Roanoke and Salem, Va., are building a 47-mile fiber optic network that will serve enterprises and government institutions. The first customers will be able to use the network by early 2016.
The Roanoke Valley Broadband Authority, which was founded in 2013 with the goal of deploying a fiber network for business and government use in the area, is heading up the effort, which is being funded by a $6.2 million bond issued by the authority.
Utility Services Contractors will be paid $2.9 million to deploy the network. Thompson & Litton, an engineering firm from nearby Wise, Va., is handling engineering and project management.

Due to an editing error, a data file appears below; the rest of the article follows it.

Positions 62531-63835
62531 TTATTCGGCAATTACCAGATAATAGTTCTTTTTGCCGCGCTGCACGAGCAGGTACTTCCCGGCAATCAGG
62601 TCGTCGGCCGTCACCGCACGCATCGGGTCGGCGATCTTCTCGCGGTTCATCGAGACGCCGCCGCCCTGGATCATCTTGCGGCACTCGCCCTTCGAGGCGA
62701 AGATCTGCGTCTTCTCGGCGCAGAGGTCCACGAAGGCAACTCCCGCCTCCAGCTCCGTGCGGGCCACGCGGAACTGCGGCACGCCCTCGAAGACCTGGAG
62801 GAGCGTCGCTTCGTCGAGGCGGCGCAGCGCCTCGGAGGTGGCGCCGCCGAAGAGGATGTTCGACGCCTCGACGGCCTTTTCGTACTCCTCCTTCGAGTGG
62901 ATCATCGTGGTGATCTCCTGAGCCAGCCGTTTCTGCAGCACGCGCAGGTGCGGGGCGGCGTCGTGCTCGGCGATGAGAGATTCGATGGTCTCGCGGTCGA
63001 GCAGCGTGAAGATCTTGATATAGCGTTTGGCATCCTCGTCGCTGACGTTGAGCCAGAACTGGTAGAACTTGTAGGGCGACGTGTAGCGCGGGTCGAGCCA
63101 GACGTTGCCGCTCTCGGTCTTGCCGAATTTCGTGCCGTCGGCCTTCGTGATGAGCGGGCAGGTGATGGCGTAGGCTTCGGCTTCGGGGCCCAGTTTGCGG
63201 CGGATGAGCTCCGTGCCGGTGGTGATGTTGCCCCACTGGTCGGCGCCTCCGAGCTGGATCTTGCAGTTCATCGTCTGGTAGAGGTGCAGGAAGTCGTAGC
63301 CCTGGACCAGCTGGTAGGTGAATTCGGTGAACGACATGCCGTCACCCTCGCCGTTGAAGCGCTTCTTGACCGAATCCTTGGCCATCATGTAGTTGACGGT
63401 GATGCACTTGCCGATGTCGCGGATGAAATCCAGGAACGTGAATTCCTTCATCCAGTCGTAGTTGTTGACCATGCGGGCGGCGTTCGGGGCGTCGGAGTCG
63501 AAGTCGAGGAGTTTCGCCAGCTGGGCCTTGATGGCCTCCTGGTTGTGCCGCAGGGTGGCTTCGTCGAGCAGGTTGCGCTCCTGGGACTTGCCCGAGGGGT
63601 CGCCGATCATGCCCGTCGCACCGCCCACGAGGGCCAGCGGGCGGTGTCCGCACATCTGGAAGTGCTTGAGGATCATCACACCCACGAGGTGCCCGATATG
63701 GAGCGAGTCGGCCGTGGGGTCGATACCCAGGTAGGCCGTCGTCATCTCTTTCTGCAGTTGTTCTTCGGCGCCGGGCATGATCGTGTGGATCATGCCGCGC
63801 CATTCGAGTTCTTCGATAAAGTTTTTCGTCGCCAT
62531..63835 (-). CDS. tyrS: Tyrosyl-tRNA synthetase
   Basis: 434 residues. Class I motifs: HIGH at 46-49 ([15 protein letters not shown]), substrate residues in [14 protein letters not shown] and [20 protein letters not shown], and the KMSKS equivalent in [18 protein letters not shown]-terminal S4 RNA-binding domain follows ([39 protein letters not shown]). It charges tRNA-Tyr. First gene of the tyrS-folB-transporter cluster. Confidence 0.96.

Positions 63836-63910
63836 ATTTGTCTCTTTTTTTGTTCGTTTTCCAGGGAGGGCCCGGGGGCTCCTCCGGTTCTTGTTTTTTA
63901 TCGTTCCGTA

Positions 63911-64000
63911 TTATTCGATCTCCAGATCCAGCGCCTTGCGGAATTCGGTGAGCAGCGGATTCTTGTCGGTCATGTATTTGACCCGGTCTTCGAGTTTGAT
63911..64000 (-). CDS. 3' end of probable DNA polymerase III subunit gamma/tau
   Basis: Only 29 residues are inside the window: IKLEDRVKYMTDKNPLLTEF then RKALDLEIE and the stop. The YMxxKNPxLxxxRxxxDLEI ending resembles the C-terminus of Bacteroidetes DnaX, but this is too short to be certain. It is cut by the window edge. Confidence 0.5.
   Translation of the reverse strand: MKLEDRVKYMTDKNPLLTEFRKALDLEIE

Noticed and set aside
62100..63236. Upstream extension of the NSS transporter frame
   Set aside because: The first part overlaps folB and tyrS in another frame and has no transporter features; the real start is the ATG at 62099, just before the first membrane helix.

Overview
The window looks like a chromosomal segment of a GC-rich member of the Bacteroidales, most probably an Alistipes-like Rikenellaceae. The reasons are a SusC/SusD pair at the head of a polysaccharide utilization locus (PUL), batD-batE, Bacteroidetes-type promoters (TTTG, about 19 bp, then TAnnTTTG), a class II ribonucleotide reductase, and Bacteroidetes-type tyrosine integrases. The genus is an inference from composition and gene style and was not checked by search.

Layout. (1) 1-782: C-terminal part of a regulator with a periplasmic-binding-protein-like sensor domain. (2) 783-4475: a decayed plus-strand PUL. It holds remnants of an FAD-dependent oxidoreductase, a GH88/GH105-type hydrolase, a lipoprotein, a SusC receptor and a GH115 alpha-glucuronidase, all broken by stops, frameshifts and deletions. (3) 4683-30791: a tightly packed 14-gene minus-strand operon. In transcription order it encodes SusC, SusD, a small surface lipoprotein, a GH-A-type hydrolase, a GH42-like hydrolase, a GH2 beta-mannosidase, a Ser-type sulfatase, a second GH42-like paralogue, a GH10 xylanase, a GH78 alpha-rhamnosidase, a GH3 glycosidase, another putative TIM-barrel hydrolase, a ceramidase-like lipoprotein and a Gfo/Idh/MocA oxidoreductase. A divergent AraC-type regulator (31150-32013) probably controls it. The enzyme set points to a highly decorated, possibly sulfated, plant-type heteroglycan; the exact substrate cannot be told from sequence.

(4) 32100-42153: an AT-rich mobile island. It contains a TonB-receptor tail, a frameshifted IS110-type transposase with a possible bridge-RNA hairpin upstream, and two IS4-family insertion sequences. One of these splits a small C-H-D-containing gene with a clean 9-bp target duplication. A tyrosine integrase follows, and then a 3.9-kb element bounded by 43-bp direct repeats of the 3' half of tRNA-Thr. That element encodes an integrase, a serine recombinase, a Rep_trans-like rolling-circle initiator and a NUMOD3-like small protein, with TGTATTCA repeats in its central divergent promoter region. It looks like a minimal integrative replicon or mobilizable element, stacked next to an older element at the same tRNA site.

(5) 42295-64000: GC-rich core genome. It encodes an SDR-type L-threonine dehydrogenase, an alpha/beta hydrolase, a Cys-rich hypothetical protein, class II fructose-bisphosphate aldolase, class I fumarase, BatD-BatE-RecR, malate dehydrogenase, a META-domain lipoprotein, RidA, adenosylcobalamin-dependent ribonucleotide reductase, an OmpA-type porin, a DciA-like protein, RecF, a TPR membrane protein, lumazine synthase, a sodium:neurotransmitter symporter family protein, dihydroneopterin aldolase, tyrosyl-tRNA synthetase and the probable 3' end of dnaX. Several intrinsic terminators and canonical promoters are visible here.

Frank Smith, executive director of the Roanoke Valley Broadband Authority, told FierceInstaller that the fiber primarily will be buried, not aerial. There is already a large amount of fiber in Salem, so most of the fiber deployment is occurring in Roanoke.
Dura-Line FuturePath conduit will be used for the project. Each conduit holds 144 strands of fiber.
Smith said the goal of the project is to foster education and economic growth. He added that the network will provide open access, meaning that Internet service providers that want to be a retail provider will be welcome to use the network.
Smith believes that government facilities and schools are likely to take advantage of the network. .
FierceInstaller reported in July that another Virginia city, Charlottesville, is in the midst of a fiber deployment by Ting, a company that is better known for operating an MVNO.
- see this Roanoke Times article
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